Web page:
Crypto Investors in Thailand Will Get Taxed
After the Bank of Thailand ordered the country’s financial institutions to steer clear of cryptocurrency, its military government has now advised that cryptocurrency taxes are on the cards.
Thailand has previously been hesitant to take decisive action against cryptocurrencies. However, 2018 has seen this on-the-fence stance change.
February saw the country’s financial institutions put an end to offering crypto-related services, while earlier this month saw authorities suggest that virtual currencies would soon be subjected to tax regulations.
Thailand to Issue Crypto Tax
According to Nikkei Asian Review, the latter is definitely happening. Thailand’s Finance Minister, Apisak Tantivorawong, made the announcement on the 27th of March. Authorities cite the prevention of money laundering, tax evasion, and aiding in criminal activities as the reasons for the introduction of these cryptocurrency taxes.
Crypto investors will be liable to pay a 7% value added tax (VAT) on all of their cryptocurrency trades as well as a 15% capital gains tax on their returns.
Protecting the Status Quo
The February ban and this latest tax development appear to show that the country’s government could be feeling wary of the impact that the disruptive nature of virtual currencies could have on their well-established processes.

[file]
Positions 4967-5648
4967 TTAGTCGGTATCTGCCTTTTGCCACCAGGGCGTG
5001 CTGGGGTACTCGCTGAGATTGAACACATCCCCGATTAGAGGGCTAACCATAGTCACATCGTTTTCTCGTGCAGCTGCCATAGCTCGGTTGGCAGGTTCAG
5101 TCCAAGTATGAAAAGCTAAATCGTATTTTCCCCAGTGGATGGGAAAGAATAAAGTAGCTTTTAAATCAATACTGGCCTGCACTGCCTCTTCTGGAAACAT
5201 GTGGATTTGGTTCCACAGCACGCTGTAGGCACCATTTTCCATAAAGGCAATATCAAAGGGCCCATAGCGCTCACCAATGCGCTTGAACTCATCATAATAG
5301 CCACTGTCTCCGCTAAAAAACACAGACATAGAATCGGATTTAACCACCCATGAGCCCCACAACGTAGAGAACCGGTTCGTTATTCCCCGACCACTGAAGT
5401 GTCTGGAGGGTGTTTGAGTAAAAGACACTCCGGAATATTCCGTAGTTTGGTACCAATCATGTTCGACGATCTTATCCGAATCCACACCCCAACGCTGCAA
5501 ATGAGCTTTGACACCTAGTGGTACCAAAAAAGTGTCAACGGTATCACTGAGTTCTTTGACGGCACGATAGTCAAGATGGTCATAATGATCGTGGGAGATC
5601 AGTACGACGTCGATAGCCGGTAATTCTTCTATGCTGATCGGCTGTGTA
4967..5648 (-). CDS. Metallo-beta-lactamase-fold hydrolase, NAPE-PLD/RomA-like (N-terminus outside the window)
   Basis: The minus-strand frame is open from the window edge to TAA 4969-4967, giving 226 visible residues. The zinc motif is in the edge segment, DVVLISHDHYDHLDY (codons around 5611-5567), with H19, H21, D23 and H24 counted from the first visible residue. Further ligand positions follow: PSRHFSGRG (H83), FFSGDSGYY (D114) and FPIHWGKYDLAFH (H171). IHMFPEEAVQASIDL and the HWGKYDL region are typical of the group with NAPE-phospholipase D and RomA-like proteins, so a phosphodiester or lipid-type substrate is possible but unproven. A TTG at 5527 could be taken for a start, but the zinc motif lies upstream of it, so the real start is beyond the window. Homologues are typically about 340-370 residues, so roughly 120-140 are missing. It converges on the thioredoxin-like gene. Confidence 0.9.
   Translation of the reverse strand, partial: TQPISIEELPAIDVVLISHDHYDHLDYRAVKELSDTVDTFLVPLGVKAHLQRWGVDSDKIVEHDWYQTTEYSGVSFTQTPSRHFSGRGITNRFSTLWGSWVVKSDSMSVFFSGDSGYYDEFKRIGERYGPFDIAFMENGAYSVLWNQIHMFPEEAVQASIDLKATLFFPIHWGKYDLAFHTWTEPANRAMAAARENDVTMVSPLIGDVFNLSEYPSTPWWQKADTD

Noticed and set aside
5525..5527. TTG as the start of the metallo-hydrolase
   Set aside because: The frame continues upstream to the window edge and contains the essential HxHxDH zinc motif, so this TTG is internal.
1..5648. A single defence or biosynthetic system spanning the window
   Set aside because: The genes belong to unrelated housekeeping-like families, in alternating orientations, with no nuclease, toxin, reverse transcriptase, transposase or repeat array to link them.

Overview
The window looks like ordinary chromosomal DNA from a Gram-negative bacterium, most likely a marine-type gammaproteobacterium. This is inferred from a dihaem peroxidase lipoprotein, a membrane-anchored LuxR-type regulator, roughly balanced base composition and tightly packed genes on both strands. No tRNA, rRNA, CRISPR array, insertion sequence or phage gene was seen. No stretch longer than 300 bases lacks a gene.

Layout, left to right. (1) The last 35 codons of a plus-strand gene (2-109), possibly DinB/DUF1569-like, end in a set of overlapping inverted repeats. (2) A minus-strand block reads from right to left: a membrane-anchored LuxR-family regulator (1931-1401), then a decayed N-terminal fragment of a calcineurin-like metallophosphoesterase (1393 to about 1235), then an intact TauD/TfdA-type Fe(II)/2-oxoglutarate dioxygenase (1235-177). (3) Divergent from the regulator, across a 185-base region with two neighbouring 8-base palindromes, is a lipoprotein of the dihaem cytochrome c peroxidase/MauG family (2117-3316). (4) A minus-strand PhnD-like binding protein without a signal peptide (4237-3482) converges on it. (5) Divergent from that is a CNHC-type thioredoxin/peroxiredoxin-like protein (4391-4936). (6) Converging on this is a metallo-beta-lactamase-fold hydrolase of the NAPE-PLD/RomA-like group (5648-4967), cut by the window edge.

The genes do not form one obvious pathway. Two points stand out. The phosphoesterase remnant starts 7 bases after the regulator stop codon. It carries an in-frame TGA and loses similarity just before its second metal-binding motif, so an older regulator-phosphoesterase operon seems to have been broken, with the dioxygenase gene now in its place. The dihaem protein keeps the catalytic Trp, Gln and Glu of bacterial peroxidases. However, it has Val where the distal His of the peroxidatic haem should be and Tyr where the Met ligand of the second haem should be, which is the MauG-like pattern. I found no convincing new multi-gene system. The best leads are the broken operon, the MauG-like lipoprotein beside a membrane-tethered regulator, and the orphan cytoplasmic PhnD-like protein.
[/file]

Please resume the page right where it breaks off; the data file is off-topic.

Former finance minister and chairman of the Thai Fintech Association, Korn Chatikavanij, gave this warning:
But they have to be cautious not to allow their conservative instincts to result in draconian regulations.
Crypto Popularity Was on the Increase
Thailand has a growing and enthusiastic cryptocurrency community. In the last few months of 2016, weekly Bitcoin transactions were sitting at 12 million baht, while last year saw that number quadruple to 48 million baht during the same time period. Some retailers in the country even accept Bitcoin as payment.
Uncertain Regulations a Cause for Concern
Startups also found success in Thailand last year. OmiseGo, a decentralized financial services platform, managed to raise $25 million during its ICO. However, the country’s delay in providing a clear regulatory framework has left startups registering their platforms, as well as their ICOs, in Singapore, which has long been seen as a crypto-friendly country.
Six.network, which is another decentralized financial services platform, is one such company. However, Natavudh Pungcharoenpong, a co-founder of the platform, has said that the startup is working with the Office of the Securities and Exchange Commission (SEC), a Thai regulator, stating:
The company has already approached the office to constantly clarify the operation to ensure transparency.
Another Thai startup, JFin, has also cited regulation indecision as the reason for the postponement of listing their tokens on digital exchanges.
The ban in February, the tax directive, and possible new regulations could push potentially lucrative Thai startups into the waiting arms of Singapore, Hong Kong, and even Switzerland.
What do you think of Thailand’s crypto tax regulations? Will it drive these startups to greener pastures? Let us know in the comments below!
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